Wednesday, August 1, 2012

Parental education and parents' physical activity is associated with physical activity of their children

Today a new paper from the ENERGY study was published in a preliminary version in the journal Preventive Medicine. The Spanish partner in the ENERGY study, i.e. the group of Prof. Luis Moreno from Zaragoza University, took the lead in this paper and David Jimenez Pavon is first author. In the analyses for this paper we sought to examine the independent associations of the level of education of the parents and the levels of physical activity (PA) of parents with PA levels of the children in the ENERGY study across Europe.
As we reported before, a total of 7214 children (10-12years) were recruited from a school-based cross sectional survey during 2010 in seven European countries. Weight and height were measured. Parental educational level and parents' and children´s PA were assessed using questionnaires. We found that parents education level and parents PA levels are both indeed associated with the children´s PA: children of lower educated and less active parents have lower levels of PA. However, the relationships were gender and country-specific; in some countries the association was more apparent than in others and in some countries associations ere stronger for boys than girls or vice versa. In promoting PA among school-aged children, level of education of the parents and their PA levels should be taken into account.

Tuesday, July 31, 2012

What do adolescents think about active gaming?

Lack of physical activity and too much sedentary time are important risk factors for obesity and metabolic disease as well as a range of other health issues. Young people spend a lot of time in sedentary activities such as watching TV, computer and electronic gaming activities. Our recent cross-European study showed that in some countries 10-12 year olds spend up to more than three hours per day on 'screen activities', and in that study and a second paper we reported that children from lower educated parents and of foreign ethnicity have higher screen times. 'Active gaming' may be a good alternative to passive screen activities. Active video and electronic games require whole-body movement and may be an innovative tool to substitute sedentary pastime with more active time and may therefore contribute to adolescents' health. We are conducting a series of studies to test the potential mertits of active gaming for adolsecent health promotion. As a first step to inform strategies aimed at reducing sedentary behavior by replacing non-active with active gaming, perceptions and context of active and non-active gaming were explored in qualitative research using focus group interviews. The results were recently published in a scientific paper with Monique Simons as first author in the journal Games for Health.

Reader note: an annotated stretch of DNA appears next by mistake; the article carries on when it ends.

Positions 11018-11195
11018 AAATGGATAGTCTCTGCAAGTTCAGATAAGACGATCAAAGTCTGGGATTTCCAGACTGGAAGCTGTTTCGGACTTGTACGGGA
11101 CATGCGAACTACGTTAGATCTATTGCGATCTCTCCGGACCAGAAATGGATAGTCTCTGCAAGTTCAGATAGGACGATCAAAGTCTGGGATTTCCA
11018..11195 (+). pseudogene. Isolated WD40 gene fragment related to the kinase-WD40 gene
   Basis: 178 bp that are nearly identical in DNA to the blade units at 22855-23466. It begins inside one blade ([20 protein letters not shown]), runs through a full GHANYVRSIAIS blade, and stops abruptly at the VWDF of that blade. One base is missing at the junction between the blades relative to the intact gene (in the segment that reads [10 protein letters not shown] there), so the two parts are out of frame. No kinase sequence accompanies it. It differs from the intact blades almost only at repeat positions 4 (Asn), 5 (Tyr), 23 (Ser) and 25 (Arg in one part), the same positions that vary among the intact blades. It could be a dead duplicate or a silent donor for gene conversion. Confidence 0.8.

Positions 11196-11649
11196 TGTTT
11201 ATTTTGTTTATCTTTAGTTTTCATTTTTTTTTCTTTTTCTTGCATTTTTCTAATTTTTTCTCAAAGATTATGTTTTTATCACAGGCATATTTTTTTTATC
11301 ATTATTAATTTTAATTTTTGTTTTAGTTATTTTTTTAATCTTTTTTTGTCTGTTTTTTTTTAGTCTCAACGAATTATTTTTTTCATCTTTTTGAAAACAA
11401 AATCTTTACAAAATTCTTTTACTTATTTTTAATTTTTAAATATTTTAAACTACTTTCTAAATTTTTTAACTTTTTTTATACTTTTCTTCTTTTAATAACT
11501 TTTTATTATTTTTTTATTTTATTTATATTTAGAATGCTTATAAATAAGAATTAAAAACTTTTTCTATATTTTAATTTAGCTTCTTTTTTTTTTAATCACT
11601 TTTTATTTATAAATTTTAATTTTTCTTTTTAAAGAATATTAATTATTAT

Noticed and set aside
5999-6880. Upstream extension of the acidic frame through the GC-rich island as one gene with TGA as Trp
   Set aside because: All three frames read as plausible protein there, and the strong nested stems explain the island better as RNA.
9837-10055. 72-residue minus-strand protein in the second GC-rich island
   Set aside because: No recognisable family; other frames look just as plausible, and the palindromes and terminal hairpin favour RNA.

The focus groups showed that adolescents had positive attitudes toward active gaming, especially the social interactive aspect, which was greatly appreciated. However, it appeared that many adolescents enjoyed non-active games more than active ones, mainly because of better game controls and more diversity in non-active games. Active games were primarily played when there was a social gathering. Few game-related rules and restrictions at home were reported.

Given the positive attitudes of adolescents and the limited restrictions for gaming at home, active videogames may potentially be used in a home setting as a tool to reduce sedentary behavior. However, to make active games as appealing as non-active games, attention should be paid to the quality, diversity, and sustainability of active games, as these aspects are currently inferior to those of traditional non-active games.